Before the passage of the Americans with Disabilities Act (ADA) in 1990, people in the United States with disabilities were often excluded from opportunities and social institutions many of us take for granted. This occurred not only through employment and other kinds of discrimination but also through casual acceptance by most people in the United States of a world designed for the convenience of the able-bodied. Imagine being in a wheelchair and trying to use a sidewalk without the benefit of wheelchair-accessible curbs. Imagine as a blind person trying to access information without the widespread availability of Braille. Imagine having limited motor control and being faced with a difficult-to-grasp round door handle. Issues like these are what the ADA tries to address. Ramps on sidewalks, Braille instructions, and more accessible door levers are all accommodations to help people with disabilities.
People with disabilities can be stigmatized by their illnesses. Stigmatization means their identity is spoiled; they are labeled as different, discriminated against, and sometimes even shunned. They are labeled (as an interactionist might point out) and ascribed a master status (as a functionalist might note), becoming “the blind girl” or “the boy in the wheelchair” instead of someone afforded a full identity by society. This can be especially true for people who are disabled due to mental illness or disorders.
As discussed in the section on mental health, many mental health disorders can be debilitating and can affect a person’s ability to cope with everyday life. This can affect social status, housing, and especially employment. According to the Bureau of Labor Statistics (2011), people with a disability had a higher rate of unemployment than people without a disability in 2010: 14.8 percent to 9.4 percent. This unemployment rate refers only to people actively looking for a job. In fact, eight out of ten people with a disability are considered “out of the labor force;” that is, they do not have jobs and are not looking for them. The combination of this population and the high unemployment rate leads to an employment-population ratio of 18.6 percent among those with disabilities. The employment-population ratio for people without disabilities was much higher, at 63.5 percent (U.S. Bureau of Labor Statistics 2011).
Obesity: The Last Acceptable Prejudice
What is your reaction to the picture above? Compassion? Fear? Disgust? Many people will look at this picture and make negative assumptions about the man based on his weight. According to a study from the Yale Rudd Center for Food Policy and Obesity, large people are the object of “widespread negative stereotypes that overweight and obese persons are lazy, unmotivated, lacking in self-discipline, less competent, noncompliant, and sloppy” (Puhl and Heuer 2009).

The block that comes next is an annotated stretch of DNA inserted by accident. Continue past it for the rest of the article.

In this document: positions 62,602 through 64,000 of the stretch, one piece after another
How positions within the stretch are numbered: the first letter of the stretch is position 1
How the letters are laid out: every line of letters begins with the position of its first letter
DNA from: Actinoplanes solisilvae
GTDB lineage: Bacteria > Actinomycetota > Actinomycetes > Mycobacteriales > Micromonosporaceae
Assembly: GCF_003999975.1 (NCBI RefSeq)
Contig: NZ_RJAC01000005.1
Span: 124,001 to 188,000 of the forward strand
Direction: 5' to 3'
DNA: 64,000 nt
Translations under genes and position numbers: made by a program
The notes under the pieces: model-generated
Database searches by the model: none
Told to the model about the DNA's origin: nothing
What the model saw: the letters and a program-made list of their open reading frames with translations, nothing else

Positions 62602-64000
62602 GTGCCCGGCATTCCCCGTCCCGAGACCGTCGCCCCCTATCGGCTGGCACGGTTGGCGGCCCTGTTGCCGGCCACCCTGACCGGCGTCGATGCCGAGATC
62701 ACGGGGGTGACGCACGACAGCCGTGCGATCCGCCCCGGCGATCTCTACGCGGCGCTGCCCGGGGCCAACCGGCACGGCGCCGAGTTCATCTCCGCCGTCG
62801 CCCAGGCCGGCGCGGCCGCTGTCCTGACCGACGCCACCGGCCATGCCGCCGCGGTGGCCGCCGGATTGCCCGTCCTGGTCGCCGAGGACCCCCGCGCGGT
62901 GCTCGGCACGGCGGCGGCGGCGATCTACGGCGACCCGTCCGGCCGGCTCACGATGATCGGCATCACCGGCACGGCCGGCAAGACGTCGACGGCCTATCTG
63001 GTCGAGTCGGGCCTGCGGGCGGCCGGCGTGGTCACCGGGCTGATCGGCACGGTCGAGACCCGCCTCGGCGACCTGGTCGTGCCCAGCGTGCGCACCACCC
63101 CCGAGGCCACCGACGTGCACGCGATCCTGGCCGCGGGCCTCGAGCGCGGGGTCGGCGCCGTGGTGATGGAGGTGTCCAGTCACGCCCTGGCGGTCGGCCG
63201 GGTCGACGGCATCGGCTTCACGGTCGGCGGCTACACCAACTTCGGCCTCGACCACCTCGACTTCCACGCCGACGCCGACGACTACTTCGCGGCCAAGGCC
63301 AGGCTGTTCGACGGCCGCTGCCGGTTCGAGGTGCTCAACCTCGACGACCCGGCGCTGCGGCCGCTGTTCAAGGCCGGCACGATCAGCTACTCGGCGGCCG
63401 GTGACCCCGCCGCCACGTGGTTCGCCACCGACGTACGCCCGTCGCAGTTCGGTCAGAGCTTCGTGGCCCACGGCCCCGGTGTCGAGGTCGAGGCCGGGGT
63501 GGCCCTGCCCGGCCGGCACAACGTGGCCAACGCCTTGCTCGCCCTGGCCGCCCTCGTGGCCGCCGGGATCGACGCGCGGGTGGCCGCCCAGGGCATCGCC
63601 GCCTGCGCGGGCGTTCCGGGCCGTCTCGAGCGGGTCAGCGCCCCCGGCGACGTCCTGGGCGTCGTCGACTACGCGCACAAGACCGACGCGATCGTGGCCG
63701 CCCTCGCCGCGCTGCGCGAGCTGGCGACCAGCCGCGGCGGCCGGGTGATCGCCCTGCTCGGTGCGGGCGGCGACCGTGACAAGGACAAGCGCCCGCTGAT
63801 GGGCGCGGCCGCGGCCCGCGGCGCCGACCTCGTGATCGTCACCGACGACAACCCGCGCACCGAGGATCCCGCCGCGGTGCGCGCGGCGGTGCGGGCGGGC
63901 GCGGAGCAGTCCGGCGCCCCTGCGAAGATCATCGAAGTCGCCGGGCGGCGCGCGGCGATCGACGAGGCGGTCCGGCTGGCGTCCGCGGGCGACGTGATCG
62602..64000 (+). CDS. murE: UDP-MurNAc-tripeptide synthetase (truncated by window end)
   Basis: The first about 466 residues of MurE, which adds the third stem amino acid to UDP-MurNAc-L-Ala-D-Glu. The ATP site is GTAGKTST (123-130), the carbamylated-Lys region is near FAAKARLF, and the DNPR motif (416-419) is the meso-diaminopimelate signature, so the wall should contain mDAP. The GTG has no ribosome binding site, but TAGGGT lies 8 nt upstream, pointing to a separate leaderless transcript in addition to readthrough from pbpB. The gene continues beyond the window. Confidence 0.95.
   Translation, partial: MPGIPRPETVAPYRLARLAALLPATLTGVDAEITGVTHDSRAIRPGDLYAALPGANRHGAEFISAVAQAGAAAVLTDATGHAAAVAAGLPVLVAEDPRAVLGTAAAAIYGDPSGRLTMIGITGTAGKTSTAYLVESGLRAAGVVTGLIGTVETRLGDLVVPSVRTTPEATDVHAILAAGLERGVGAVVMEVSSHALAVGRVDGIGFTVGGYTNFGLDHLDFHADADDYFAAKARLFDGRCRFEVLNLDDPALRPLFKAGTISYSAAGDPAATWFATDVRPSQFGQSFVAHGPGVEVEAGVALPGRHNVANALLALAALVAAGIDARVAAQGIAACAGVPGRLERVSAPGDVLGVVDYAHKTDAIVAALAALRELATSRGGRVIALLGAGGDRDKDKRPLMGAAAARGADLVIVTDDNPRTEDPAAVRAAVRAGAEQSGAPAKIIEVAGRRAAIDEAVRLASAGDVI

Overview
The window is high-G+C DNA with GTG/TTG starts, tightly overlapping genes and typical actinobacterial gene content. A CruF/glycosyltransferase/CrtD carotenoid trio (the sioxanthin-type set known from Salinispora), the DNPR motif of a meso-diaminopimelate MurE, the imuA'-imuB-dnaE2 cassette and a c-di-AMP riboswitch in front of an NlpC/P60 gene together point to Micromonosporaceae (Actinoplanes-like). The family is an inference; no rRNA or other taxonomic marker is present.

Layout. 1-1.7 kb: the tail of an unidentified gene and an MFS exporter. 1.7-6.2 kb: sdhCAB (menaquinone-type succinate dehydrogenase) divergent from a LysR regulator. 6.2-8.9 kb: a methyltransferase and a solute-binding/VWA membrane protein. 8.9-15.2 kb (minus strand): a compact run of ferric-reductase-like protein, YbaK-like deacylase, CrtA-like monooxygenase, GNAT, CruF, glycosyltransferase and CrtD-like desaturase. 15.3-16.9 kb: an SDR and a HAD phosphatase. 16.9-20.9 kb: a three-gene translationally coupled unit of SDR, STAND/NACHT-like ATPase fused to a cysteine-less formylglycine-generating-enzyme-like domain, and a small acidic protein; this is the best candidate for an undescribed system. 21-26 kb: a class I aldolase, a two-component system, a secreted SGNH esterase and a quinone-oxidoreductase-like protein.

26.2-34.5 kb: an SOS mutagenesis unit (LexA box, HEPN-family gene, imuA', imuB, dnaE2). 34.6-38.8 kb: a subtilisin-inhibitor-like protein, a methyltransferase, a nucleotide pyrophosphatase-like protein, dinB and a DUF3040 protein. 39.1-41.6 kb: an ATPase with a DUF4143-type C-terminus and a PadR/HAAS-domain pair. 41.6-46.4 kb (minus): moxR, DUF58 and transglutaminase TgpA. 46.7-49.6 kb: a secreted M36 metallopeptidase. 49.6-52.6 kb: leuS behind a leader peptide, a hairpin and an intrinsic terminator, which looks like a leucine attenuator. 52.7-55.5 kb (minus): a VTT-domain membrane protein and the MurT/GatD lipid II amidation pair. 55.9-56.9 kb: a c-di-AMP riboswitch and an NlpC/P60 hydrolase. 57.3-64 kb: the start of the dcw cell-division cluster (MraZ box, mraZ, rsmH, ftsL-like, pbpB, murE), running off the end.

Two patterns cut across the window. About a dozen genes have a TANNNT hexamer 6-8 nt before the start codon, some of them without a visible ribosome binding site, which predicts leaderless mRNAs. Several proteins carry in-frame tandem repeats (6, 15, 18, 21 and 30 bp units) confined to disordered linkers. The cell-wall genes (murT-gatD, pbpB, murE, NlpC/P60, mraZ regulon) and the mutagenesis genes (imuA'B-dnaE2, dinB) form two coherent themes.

Historically, both in the United States and elsewhere, it was considered acceptable to discriminate against people based on prejudiced opinions. Even after slavery was abolished in 1865, the next 100 years of U.S. history saw institutionalized racism and prejudice against black people. In an example of stereotype interchangeability, the same insults that are flung today at the overweight and obese population (lazy, for instance), have been flung at various racial and ethnic groups in earlier history. Of course, no one gives voice to these kinds of views in public now, except when talking about obese people.
Why is it considered acceptable to feel prejudice toward—even to hate—obese people? Puhl and Heuer suggest that these feelings stem from the perception that obesity is preventable through self-control, better diet, and more exercise. Highlighting this contention is the fact that studies have shown that people’s perceptions of obesity are more positive when they think the obesity was caused by non-controllable factors like biology (a thyroid condition, for instance) or genetics.
Even with some understanding of non-controllable factors that might affect obesity, obese people are still subject to stigmatization. Puhl and Heuer’s study is one of many that document discrimination at work, in the media, and even in the medical profession. Obese people are less likely to get into college than thinner people, and they are less likely to succeed at work.
Stigmatization of obese people comes in many forms, from the seemingly benign to the potentially illegal. In movies and television show, overweight people are often portrayed negatively, or as stock characters who are the butt of jokes. One study found that in children’s movies “obesity was equated with negative traits (evil, unattractive, unfriendly, cruel) in 64 percent of the most popular children’s videos. In 72 percent of the videos, characters with thin bodies had desirable traits, such as kindness or happiness” (Hines and Thompson 2007). In movies and television for adults, the negative portrayal is often meant to be funny. “Fat suits”—inflatable suits that make people look obese—are commonly used in a way that perpetuates negative stereotypes. Think about the way you have seen obese people portrayed in movies and on television; now think of any other subordinate group being openly denigrated in such a way. It is difficult to find a parallel example.
Think It Over
Do you know anyone with a mental disorder? How does it affect his or her life?
1. What are the most commonly diagnosed mental disorders in the United States?
- Mood disorders
- Autism spectrum disorders
- Anxiety disorders
- accommodations required by the Americans with Disabilities Act
- forms of accessibility for people with disabilities
- both b and c
- all of the above
- anxiety disorders:
- feelings of worry and fearfulness that last for months at a time
- a reduction in one’s ability to perform everyday tasks; the World Health Organization notes that this is a social limitation
- the physical limitations a less-able person faces
- mood disorders:
- long-term, debilitating illnesses like depression and bipolar disorder
- personality disorders:
- disorders that cause people to behave in ways that are seen as abnormal to society but seem normal to them
- the act of spoiling someone’s identity; they are labeled as different, discriminated against, and sometimes even shunned due to an illness or disability